Kenneth Ware always knew he wanted to own a business. But what business — and how — that was the question.
And then there was Backyard Barbeque. Founded in 2018 by his father, Archie, Ware joined childhood friend Michael Toney to take over the Woodcleft Avenue establishment just as the coronavirus pandemic took over.
Using the skills he picked up from the Johnson & Wales Culinary School in Rhode Island, Ware worked with Toney to create not only as popular eatery in Freeport, but one that has captured the attention of statewide business leaders as well.
Backyard Barbeque is the very first recipient of the Minority & Women’s Business Award from the Business Council of New York State. It earned that distinction thanks to a nomination by Assemblywoman Taylor Darling, shining above 35 other mom-and-pop eateries to take the prize.
“So, this was the first year that they gave this award out,” Ware said. “It was good to win the award because it made us feel like the things that we do in the community mean something. We give back a lot, so it was a very fun experience.”
The Minority & Women’s Business Award was created as part of the Business Council’s commitment in the promotion of economic growth and prosperity, as well as the idea that opportunity should be extended to all employers, regardless of race or creed.
The award recognizes the history and achievement of minority, women and LGBTQ businesses.
For Backyard Barbeque, a lot of these accolades come from how the restaurant persevere through the pandemic, said Heather Briccetti Mulligan, president and chief executive of the Business Council.
“It is truly an honor to shine a light on the many remarkable businesses across the state that are led by hardworking individuals of all races, colors and creeds,” she added, in a release.
Ware spent the most of his career as a chef in Manhattan. Since taking over Backyard Barbeque, he picked up a number of awards, including a Herald Long Island Choice Award, last spring.
And now their business is growing at the Nautical Mile commercial center. Opening up just two doors down is a new offering from the duo — Backyard Slices — just last month. Offering pizza has allowed Ware and Toney to expand their offerings from beyond barbecue.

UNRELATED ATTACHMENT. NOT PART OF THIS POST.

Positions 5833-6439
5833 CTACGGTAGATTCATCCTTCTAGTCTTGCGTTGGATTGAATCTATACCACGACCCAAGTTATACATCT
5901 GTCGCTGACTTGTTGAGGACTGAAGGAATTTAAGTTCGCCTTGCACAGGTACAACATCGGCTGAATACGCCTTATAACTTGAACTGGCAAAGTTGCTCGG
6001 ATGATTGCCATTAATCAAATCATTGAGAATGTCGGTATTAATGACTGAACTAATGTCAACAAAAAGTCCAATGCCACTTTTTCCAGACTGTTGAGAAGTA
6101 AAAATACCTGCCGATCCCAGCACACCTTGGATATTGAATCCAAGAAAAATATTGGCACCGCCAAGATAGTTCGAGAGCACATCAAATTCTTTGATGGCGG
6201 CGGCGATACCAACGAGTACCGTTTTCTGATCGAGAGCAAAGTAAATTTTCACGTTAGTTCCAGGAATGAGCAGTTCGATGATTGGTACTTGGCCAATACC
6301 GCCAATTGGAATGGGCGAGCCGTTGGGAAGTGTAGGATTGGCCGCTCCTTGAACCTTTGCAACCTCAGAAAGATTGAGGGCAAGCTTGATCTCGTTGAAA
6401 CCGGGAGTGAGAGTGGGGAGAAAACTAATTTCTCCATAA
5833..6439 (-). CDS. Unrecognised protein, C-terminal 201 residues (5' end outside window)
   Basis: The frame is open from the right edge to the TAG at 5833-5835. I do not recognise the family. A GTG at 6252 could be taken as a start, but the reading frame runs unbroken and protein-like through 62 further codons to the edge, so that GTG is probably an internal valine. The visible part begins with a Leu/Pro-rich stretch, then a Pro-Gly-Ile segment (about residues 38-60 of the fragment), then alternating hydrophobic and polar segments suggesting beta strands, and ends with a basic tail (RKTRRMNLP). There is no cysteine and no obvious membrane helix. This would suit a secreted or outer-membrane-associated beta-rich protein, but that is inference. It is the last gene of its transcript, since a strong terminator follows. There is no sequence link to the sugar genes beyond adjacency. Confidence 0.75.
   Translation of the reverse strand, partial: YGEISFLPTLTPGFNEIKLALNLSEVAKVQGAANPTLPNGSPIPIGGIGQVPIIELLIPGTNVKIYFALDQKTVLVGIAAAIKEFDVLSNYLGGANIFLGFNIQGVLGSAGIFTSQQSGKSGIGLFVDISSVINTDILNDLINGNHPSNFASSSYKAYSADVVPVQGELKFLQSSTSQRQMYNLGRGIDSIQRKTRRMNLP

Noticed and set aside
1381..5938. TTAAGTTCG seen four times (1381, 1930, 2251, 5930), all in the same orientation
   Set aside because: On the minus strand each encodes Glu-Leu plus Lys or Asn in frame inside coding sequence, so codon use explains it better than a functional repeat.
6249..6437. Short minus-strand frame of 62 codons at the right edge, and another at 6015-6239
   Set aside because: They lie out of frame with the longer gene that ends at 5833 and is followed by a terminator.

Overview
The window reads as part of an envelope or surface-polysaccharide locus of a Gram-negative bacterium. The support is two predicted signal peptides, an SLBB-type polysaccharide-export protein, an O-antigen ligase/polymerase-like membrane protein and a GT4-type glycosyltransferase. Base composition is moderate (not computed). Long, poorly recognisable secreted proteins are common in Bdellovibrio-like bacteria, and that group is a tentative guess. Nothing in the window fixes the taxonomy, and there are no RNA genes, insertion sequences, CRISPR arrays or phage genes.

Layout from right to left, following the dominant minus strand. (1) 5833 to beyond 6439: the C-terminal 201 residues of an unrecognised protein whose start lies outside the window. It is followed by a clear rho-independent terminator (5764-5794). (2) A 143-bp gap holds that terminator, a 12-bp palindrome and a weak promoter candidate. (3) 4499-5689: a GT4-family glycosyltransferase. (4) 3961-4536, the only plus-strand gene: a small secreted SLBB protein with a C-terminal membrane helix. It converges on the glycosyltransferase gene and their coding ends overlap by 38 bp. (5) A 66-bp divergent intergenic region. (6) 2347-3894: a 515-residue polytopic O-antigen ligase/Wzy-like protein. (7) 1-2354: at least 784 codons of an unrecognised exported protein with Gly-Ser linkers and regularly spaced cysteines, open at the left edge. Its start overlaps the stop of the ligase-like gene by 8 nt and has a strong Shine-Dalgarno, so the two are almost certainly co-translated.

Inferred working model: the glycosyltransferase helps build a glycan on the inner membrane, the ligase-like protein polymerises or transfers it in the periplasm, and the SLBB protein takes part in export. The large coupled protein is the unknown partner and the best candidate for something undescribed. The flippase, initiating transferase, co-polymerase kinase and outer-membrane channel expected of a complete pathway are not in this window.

Even more, the two are working to keep business coming — even when the weather cools off. Sure, the Nautical Mile might be more popular in the spring and summer, but there’s nothing stopping customers from showing up in the winter, too.
To help make that happen, Backyard is offering turkey and Thanksgiving dinner bundles next month, and will collect donations to help those not-so-fortunate during their annual community event in December.
It’s then Backyard Barbeque hosts its annual toy drive, using funds donated to their restaurant year-round by patrons to purchase toys for young people just in time for the holidays.
“A lot of these communities and surrounding areas are low income,” Ware said. “We know how it feels to wake up on Christmas and not have anything under the tree. One of our main missions is to give back because we receive a lot of support from the community.”
Last year, Ware and Toney decorated their large front windows with snowmen and Christmas trees. They neatly packed their booths, tables and chairs against the front wall, making room for a vending wagon with a popcorn machine at the main door, and a shining Christmas tree at the opposite end of the room.
Various wrapped presents encircled the tree, waiting to be ripped open by visiting children.
In all, some 500 toys were given away last year. Ware hopes to top that come Christmastime this year.
“We are just going to continue doing what’s best,” Ware said, “and that is serving the local community.”